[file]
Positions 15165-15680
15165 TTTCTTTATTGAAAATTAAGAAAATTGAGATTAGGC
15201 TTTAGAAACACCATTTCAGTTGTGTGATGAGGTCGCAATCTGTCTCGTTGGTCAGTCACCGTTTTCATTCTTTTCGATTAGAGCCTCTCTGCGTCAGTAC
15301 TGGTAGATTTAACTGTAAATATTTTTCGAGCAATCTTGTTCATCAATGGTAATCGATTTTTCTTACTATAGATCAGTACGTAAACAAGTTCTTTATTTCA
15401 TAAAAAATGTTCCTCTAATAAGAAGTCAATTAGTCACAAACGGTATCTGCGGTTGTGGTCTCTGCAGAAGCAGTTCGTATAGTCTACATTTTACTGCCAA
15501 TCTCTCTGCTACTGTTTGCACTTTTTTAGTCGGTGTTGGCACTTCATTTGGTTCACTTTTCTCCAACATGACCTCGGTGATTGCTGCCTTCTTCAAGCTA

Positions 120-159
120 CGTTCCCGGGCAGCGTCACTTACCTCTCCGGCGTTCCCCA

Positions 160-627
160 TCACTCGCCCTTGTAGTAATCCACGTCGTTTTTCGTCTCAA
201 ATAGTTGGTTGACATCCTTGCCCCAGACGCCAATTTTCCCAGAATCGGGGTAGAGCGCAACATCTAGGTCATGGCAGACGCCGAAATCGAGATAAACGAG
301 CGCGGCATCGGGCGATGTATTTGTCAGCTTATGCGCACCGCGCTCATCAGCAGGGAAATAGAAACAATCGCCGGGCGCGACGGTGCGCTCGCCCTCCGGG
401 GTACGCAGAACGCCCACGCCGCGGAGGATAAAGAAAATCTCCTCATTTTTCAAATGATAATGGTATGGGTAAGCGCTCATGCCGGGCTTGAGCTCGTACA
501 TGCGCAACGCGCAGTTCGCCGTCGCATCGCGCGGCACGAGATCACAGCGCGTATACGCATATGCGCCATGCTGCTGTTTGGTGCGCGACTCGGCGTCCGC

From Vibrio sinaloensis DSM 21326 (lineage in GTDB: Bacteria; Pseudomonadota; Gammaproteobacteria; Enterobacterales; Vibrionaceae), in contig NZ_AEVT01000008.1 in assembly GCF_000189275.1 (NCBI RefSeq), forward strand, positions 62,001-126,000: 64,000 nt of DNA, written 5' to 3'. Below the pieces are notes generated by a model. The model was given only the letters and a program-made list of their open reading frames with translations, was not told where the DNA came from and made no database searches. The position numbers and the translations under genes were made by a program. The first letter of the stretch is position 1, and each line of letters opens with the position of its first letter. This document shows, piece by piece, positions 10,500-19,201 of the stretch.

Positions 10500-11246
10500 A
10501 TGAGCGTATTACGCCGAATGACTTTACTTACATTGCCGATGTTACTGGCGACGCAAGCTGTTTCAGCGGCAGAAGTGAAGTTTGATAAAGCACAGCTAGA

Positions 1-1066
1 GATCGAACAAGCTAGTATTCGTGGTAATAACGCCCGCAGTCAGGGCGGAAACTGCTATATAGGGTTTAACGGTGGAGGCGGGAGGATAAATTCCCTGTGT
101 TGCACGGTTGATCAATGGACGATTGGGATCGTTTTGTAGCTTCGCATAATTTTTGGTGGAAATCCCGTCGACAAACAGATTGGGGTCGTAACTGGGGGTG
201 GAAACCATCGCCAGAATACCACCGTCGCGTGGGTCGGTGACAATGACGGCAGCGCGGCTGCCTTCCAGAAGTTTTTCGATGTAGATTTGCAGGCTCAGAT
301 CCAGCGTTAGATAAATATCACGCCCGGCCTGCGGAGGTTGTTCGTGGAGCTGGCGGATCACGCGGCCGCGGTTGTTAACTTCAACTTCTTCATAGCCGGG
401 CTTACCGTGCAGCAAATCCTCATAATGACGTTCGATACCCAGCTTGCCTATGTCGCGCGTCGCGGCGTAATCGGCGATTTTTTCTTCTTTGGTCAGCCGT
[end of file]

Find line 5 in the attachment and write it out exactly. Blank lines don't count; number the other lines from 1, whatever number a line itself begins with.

15401 TAAAAAATGTTCCTCTAATAAGAAGTCAATTAGTCACAAACGGTATCTGCGGTTGTGGTCTCTGCAGAAGCAGTTCGTATAGTCTACATTTTACTGCCAA